At the beginning of the month Jess Farr, PAWS’ Program Director represented Teton County’s Volunteer Organizations Active in Disaster (V.O.A.D.) at the Mountain West VOAD Regional Conference in Boise, Idaho. The theme of the conference was , “Together We Serve.” A conference highlight session titled, “How to prepare for everything,” presented by Crisis Clean Up, concluded that everyone’s interpretation of disaster is different, as well as one’s needs before, during, and after are diverse; therefore, how we prepare within our family unit should be unique. You can follow a general checklist to start, but that’s what a generalized checklist should be, just a start. Next year Jackson has been chosen as the conference’s location and all residents and organizations are invited to attend. For more info on 2020’s Mountain West VOAD Conference:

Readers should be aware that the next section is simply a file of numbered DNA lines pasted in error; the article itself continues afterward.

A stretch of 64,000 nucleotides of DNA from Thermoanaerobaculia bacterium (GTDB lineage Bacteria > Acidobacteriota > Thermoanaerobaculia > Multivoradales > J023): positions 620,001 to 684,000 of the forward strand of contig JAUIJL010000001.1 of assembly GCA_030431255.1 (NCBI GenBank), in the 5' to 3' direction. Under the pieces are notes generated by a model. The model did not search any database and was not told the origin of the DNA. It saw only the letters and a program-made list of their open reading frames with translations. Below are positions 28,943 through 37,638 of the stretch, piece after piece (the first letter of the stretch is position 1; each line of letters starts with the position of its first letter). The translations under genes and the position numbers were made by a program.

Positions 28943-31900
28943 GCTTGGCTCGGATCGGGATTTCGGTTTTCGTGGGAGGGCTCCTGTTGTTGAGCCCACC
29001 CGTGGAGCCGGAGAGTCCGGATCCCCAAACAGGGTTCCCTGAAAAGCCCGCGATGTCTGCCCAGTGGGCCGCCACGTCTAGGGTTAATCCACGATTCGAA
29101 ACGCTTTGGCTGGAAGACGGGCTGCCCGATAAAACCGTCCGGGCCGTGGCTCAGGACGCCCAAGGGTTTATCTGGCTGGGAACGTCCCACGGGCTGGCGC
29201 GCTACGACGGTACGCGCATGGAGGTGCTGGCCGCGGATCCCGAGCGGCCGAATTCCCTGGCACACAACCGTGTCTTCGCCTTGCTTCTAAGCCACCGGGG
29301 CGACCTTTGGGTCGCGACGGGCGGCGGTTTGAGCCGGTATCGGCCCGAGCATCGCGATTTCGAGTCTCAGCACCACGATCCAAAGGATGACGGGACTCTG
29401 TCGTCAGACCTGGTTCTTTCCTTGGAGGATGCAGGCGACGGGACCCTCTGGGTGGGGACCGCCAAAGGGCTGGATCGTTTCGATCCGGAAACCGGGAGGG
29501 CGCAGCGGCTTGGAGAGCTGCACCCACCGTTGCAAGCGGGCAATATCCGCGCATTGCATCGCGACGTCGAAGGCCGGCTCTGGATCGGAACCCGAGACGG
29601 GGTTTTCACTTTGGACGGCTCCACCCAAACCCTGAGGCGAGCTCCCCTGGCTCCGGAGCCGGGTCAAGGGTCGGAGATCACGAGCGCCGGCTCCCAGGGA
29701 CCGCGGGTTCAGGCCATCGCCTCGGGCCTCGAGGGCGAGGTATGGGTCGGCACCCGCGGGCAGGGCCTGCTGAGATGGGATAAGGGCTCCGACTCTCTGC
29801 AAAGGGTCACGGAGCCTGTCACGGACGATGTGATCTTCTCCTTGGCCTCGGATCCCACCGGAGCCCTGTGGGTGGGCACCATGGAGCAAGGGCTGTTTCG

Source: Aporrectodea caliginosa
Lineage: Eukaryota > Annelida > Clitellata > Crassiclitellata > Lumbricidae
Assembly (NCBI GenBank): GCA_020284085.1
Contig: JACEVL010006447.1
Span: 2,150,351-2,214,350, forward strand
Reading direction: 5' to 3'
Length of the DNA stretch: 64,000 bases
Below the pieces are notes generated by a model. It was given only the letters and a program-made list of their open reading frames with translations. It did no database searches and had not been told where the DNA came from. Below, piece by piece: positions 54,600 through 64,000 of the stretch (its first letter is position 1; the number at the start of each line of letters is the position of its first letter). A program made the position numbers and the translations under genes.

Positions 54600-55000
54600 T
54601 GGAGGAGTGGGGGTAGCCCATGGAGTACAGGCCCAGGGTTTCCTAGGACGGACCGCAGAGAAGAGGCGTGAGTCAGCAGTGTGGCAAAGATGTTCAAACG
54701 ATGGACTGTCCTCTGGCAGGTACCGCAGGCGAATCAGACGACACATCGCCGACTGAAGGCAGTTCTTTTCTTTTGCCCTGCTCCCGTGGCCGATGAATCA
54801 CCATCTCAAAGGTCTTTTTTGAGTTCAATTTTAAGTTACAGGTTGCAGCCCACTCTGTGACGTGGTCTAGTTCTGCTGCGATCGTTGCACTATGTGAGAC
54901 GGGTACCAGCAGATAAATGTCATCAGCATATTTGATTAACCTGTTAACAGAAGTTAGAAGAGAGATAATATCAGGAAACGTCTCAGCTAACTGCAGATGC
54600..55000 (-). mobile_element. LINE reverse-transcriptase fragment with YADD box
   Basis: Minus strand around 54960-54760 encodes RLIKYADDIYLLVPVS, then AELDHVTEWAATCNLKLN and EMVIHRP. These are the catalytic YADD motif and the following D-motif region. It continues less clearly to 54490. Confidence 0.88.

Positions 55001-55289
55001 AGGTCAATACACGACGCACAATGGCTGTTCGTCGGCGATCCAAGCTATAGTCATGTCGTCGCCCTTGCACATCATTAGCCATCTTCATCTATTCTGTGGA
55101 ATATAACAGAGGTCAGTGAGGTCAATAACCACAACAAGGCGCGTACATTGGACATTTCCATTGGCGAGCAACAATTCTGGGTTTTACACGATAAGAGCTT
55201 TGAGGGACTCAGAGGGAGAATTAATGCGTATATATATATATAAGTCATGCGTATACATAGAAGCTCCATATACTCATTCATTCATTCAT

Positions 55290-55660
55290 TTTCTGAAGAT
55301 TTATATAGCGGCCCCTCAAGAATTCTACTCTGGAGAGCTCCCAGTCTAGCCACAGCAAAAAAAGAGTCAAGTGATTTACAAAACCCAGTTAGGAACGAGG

PAWS of Jackson Hole falls within Teton County’s Emergency Management Incident Command System to provide Emergency Sheltering for the pets of Teton County, WY and Teton County, ID. On May 11th, some of our volunteer team members got together for a full- size live exercise of shelter set up, pet intake, daily operation, and breakdown. A few cooperative community members volunteered as actresses bringing in pets, donations, and volunteer inquiries to test our Shelter Team. Live canine and feline actors were present as shelter clients. The feline actors were the least cooperative of the bunch, as you could imagine. Rich Ochs of Teton County Emergency Management observed our process and facilitated a debriefing of how our operation can (and will) improve. After a 90-minute-long session of suggestions, improvements, brainstorming and pizza eating, Rich asked our team a question, “Do you feel more prepared to set up an Emergency Shelter after this exercise?” A unanimous “YES,” chimed from all attending team members.